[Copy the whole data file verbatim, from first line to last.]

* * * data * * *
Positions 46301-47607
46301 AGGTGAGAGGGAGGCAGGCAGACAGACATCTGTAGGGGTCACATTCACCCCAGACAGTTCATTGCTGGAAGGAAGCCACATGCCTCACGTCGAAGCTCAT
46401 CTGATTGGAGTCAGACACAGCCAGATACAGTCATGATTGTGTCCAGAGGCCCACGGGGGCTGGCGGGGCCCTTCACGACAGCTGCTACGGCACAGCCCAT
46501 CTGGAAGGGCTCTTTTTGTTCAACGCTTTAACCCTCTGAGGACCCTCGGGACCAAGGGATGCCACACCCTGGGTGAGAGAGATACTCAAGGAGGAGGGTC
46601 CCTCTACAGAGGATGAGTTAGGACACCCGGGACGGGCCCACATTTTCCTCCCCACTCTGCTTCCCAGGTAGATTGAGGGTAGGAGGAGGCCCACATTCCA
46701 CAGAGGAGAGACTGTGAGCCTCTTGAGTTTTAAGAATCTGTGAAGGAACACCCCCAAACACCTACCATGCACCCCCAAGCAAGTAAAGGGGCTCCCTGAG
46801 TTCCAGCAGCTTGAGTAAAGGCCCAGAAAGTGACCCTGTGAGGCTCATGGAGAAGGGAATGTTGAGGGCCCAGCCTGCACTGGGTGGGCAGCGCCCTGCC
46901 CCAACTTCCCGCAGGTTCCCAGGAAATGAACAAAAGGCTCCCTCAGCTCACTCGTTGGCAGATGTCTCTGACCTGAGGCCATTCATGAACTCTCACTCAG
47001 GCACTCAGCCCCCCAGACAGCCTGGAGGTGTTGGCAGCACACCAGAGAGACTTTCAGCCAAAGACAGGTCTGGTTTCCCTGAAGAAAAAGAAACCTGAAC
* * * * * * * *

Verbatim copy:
Positions 46301-47607
46301 AGGTGAGAGGGAGGCAGGCAGACAGACATCTGTAGGGGTCACATTCACCCCAGACAGTTCATTGCTGGAAGGAAGCCACATGCCTCACGTCGAAGCTCAT
46401 CTGATTGGAGTCAGACACAGCCAGATACAGTCATGATTGTGTCCAGAGGCCCACGGGGGCTGGCGGGGCCCTTCACGACAGCTGCTACGGCACAGCCCAT
46501 CTGGAAGGGCTCTTTTTGTTCAACGCTTTAACCCTCTGAGGACCCTCGGGACCAAGGGATGCCACACCCTGGGTGAGAGAGATACTCAAGGAGGAGGGTC
46601 CCTCTACAGAGGATGAGTTAGGACACCCGGGACGGGCCCACATTTTCCTCCCCACTCTGCTTCCCAGGTAGATTGAGGGTAGGAGGAGGCCCACATTCCA
46701 CAGAGGAGAGACTGTGAGCCTCTTGAGTTTTAAGAATCTGTGAAGGAACACCCCCAAACACCTACCATGCACCCCCAAGCAAGTAAAGGGGCTCCCTGAG
46801 TTCCAGCAGCTTGAGTAAAGGCCCAGAAAGTGACCCTGTGAGGCTCATGGAGAAGGGAATGTTGAGGGCCCAGCCTGCACTGGGTGGGCAGCGCCCTGCC
46901 CCAACTTCCCGCAGGTTCCCAGGAAATGAACAAAAGGCTCCCTCAGCTCACTCGTTGGCAGATGTCTCTGACCTGAGGCCATTCATGAACTCTCACTCAG
47001 GCACTCAGCCCCCCAGACAGCCTGGAGGTGTTGGCAGCACACCAGAGAGACTTTCAGCCAAAGACAGGTCTGGTTTCCCTGAAGAAAAAGAAACCTGAAC